As times change, so does our every language
The Master's Touch
The Master's touch is evident
As winter yields to spring
'Twas He who wrote the music
For the birds that sweetly sing.
He sets the dainty violets
And ferns upon the hill,
Then beckons rain and sunshine
With hands invisible.
He tends the nodding lilies
That bloom beside the brook
And bids the graceful butterfly
To come from cozy nook.
His voice is heard in gentle tones
Of comfort to the soul
In every breeze that whispers
In streams that peaceful flow.
He sends a token of His love
When not a sound is heard,
Each time He paints a rainbow
Just too beautiful for words.
By Loy Combs Guy
Snow fell on the crocuses, covering up their yellow, purple and white blossoms. They have collapsed on the ground; their petals are limp and faded. However, tiny new buds are beginning to appear, and they will bloom again. Tulips are putting forth green shoots, hopefully awaiting warm weather.
Old Man Winter took a swipe at our hills last weekend, with snow, wind and cold temperatures. We can't complain, though, with the mild weather we have had this winter. Someone commented the other day that they believed the reason we have had so much sickness this winter was because it hadn't been cold enough to freeze out the bacteria and viruses.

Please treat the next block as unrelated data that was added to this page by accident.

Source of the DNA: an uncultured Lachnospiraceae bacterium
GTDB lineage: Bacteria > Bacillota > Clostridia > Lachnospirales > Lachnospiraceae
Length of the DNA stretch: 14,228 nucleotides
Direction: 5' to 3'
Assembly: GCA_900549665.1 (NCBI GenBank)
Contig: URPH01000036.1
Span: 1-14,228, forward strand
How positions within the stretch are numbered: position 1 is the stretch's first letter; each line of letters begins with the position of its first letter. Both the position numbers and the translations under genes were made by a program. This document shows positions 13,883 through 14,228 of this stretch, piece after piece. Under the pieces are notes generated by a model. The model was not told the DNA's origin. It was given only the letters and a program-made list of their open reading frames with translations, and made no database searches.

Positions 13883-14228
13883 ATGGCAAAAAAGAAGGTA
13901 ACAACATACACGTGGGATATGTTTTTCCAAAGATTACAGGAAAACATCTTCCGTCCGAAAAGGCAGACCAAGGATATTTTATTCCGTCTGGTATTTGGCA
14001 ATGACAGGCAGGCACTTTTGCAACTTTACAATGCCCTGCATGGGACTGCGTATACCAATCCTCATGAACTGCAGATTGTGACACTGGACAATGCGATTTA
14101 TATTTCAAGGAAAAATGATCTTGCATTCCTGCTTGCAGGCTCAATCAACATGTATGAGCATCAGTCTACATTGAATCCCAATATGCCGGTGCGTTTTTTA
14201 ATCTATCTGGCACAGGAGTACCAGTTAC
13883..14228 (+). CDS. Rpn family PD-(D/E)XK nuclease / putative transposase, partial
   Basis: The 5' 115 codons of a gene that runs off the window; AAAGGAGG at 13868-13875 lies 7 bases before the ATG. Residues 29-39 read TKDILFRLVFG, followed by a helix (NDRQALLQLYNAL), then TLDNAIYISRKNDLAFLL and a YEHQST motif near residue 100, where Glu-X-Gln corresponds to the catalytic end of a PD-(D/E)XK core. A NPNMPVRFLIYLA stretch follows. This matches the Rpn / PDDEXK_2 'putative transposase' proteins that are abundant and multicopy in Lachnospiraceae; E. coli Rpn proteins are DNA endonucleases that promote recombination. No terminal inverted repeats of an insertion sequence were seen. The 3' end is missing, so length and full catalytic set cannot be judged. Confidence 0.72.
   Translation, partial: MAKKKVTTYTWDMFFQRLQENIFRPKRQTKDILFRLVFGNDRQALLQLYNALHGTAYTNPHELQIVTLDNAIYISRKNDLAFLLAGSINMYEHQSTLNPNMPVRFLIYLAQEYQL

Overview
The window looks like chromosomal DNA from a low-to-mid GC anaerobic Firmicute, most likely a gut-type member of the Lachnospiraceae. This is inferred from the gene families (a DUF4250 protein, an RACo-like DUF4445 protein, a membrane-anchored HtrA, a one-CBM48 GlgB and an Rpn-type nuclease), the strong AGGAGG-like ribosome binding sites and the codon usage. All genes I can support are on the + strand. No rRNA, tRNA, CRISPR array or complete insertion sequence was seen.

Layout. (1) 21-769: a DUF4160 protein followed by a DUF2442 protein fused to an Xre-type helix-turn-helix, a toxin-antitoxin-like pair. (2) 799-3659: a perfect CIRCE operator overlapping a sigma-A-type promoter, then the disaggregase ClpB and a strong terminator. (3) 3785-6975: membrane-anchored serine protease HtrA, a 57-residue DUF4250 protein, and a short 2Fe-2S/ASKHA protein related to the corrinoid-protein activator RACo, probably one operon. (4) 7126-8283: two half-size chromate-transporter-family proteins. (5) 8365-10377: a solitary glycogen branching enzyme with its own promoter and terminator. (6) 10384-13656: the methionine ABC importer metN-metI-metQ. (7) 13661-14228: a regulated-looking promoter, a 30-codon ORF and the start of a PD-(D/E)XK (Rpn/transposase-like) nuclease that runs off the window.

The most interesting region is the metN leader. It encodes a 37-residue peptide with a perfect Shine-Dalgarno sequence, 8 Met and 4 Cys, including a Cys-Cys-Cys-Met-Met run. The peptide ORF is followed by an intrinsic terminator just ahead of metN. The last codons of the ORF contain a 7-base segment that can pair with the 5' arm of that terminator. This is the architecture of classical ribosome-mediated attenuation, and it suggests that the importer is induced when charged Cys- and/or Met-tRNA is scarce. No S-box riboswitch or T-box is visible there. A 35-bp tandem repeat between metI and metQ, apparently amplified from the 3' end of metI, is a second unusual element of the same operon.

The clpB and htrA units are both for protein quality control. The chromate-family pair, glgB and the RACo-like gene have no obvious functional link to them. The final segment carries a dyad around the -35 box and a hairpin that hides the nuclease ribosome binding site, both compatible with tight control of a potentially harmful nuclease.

To look at the barren hills and bare branches now, it seems impossible that they could ever come alive again with green leaves and flourishing growth. The coming of spring each year is a renewed miracle, all wrought by the hand of our Savior. No matter how many spring seasons we have enjoyed, we look forward to seeing another springtime come to the hills.
The melodic notes of songbirds are heard at morning now. There is nothing more encouraging than to hear these cheerful songs announcing another morning. Mom used to tell us that birds mated on Valentine's Day, and while this is probably an old wives tale, it is a sweet thought. Brilliant red cardinals and their more modest mates are thronging the bird feeders now. Bossy blue jays try to crowd out the smaller birds.
We have had some wonderful responses to the query that Joanne Exline sent, regarding the expression "You got a good scald on that!" Sydney Dent explained it quite well, "My great-grandfather John Surbaugh used the term in relation to hog butchering time. After the hog was killed and bled out, it was lowered into a barrel of scalding water to loosen the hair so it could be scraped off.
"If the hair came off easily, he would say, 'That was a good scald.' The term was used in reference to almost anything that was a success." Jo O'Dell called from Craigsville to agree that it was an expression used when butchering hogs. Charles Bennett elaborated some more on this term. He said, "If the water was too cold, the hair would not come off. If it was too hot, it would set the hair and it wouldn't scrape off. The water temperature had to be just right."